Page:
“People are signing up more than we thought,” Mirtle continued. “We’re in the thousands in terms of number of people who have signed up. Our goal for the end of 2017 is 10,000, and it’s definitely reachable. We don’t have to have 100,000 subscribers to survive [like a newspaper]. And looking at our metrics, I’m 36 years old and 75 percent of our readers are younger than me. Most of our readers are 34 an under. What we’re doing is a younger person’s sports section. Most of our writers are younger. People are getting behind it because our coverage is different and better than what’s available, and people want to support the writers.”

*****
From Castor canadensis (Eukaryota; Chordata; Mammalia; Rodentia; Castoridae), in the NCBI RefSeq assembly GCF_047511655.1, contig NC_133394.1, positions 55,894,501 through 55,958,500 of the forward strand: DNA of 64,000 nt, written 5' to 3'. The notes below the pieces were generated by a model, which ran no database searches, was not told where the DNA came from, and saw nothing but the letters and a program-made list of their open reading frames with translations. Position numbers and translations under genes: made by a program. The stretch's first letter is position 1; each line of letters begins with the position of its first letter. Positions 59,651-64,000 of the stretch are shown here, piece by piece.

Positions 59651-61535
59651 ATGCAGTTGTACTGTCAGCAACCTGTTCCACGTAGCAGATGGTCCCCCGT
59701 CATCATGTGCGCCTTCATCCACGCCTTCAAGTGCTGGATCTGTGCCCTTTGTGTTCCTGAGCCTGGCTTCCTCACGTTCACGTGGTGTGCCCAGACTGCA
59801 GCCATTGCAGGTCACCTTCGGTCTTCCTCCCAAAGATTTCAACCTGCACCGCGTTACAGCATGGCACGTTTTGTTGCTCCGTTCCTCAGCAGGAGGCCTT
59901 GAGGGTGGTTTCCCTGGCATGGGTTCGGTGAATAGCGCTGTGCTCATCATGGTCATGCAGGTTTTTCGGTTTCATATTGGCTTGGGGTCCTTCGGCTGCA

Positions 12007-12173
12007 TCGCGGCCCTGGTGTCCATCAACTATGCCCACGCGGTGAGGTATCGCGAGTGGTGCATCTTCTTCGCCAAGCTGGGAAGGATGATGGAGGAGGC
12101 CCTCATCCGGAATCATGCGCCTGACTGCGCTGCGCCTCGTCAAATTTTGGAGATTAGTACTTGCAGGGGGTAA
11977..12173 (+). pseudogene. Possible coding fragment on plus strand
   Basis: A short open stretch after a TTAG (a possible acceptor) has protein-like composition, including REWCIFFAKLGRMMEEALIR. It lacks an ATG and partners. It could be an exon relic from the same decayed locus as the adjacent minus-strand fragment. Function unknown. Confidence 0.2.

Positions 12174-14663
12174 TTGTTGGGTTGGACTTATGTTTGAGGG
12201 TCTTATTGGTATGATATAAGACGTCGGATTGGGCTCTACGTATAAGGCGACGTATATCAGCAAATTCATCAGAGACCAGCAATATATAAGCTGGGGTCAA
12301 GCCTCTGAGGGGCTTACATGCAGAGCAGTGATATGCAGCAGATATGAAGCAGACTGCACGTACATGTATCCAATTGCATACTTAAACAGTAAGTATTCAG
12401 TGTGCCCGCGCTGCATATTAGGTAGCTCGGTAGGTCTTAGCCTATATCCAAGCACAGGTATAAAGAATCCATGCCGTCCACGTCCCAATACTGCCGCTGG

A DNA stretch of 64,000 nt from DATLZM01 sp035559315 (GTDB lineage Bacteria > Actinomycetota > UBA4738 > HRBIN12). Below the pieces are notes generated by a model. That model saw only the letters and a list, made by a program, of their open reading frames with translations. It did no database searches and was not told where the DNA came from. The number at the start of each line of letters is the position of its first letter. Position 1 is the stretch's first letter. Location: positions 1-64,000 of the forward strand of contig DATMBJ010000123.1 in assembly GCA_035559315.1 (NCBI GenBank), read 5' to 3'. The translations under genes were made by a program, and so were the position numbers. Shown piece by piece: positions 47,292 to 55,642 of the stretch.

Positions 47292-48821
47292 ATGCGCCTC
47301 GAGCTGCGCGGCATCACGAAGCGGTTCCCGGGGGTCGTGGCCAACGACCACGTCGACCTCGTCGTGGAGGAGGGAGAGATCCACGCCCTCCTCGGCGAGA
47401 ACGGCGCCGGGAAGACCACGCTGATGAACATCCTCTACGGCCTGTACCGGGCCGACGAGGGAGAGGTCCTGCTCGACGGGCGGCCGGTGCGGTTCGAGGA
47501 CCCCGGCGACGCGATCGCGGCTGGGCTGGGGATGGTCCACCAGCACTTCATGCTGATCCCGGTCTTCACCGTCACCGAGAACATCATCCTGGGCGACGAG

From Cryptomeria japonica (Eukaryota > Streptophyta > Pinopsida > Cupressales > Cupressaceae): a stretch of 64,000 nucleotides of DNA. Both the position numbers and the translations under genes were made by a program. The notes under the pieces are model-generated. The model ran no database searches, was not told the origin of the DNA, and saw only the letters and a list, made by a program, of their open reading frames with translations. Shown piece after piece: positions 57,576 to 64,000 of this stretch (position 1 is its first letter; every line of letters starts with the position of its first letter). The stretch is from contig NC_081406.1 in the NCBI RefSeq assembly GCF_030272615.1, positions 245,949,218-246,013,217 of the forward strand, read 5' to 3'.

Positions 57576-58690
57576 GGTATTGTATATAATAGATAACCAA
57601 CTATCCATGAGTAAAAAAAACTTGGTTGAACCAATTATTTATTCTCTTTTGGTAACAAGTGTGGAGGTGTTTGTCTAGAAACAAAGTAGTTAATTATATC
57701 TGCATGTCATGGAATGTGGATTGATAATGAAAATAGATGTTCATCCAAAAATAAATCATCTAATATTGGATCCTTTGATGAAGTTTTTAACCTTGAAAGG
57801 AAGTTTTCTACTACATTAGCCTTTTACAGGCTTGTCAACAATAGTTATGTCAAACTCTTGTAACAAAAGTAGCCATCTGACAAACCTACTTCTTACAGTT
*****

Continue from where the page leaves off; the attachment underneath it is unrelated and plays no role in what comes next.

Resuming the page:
That last sentence is key, here, in supporting the writers more so than a previously foreign outlet. Derek Bodner, a Philadelphia basketball writer, recently went out on his own launched a Patreon page (much like we did which you should check out here). In less than a week, Bodner is up to nearly 1,100 subscribers, producing over $3,000 per month. To these people, answering the question “what are words worth” has additional layers as they’re not just paying for Bodner’s thoughts as much as they are Bodner himself. Much like this, The Athletic believes fans will support tireless work, thoughtfully crafted sentences, and insight that they won’t be able to obtain through other, free, ad-and-click-based outlets.